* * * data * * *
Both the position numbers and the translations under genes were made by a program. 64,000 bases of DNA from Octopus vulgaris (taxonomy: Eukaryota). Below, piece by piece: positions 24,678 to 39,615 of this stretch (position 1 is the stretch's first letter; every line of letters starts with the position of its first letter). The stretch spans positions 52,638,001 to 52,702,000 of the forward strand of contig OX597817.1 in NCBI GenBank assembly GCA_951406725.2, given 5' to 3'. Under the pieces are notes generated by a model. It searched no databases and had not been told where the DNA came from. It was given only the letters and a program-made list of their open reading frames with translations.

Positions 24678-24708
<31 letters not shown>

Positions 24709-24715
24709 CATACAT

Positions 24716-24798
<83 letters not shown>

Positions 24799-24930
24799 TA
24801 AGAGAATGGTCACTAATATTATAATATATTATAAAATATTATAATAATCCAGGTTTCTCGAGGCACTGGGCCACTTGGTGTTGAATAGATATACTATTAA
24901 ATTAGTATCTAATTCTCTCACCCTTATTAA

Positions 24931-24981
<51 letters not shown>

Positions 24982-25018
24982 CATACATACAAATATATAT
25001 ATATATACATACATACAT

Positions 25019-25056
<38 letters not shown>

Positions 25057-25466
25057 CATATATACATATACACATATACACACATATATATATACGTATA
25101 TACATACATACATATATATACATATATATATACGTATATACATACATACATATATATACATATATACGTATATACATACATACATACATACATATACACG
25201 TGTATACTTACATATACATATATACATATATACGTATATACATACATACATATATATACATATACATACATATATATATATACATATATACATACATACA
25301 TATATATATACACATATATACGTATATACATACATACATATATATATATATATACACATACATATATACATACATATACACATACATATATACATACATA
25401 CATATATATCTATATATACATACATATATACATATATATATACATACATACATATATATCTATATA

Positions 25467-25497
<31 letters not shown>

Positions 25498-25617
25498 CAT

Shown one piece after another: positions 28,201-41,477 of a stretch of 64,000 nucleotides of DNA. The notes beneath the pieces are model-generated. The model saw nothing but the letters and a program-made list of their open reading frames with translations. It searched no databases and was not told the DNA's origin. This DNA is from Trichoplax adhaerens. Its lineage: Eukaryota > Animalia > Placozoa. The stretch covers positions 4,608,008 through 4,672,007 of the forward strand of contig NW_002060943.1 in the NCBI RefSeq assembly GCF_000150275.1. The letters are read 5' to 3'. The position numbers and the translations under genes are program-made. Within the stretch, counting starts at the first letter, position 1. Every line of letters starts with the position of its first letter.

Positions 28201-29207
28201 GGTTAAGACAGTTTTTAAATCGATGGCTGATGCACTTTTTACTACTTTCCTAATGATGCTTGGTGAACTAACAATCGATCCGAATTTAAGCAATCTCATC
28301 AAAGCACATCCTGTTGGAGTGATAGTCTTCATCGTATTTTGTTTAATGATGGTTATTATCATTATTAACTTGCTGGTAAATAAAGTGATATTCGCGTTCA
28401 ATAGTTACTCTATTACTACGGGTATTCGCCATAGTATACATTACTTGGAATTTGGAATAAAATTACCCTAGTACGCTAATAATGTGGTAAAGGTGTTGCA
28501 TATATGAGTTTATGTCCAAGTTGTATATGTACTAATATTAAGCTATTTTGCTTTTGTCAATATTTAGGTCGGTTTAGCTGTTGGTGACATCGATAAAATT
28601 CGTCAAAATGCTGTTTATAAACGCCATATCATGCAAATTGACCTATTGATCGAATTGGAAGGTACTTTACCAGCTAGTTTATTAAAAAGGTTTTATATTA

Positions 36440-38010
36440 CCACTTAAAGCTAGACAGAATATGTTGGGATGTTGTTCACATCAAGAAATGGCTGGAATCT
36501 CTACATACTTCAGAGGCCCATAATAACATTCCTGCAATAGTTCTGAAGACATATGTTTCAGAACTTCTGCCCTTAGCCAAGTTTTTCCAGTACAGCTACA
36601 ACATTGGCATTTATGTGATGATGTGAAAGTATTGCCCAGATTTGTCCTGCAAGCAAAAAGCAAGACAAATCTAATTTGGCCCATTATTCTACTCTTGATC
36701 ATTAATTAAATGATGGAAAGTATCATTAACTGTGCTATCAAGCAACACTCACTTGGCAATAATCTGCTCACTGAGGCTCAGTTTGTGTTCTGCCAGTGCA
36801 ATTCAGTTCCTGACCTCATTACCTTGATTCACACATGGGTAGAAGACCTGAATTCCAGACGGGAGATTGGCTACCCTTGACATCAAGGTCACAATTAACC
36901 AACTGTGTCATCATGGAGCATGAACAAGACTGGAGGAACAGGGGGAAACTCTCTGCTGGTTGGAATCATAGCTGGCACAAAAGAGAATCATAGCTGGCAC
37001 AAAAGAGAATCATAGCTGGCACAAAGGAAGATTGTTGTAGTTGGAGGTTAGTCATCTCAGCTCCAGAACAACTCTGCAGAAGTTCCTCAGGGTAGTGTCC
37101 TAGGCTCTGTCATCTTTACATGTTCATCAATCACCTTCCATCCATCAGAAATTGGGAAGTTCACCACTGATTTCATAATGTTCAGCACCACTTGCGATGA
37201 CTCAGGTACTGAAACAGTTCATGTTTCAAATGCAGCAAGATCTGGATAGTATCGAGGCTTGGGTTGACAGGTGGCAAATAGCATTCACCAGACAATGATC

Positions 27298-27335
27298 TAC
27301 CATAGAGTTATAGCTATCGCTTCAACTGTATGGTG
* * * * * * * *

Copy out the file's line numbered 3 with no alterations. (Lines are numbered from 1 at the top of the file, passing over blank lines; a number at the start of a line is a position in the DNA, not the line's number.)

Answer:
<31 letters not shown>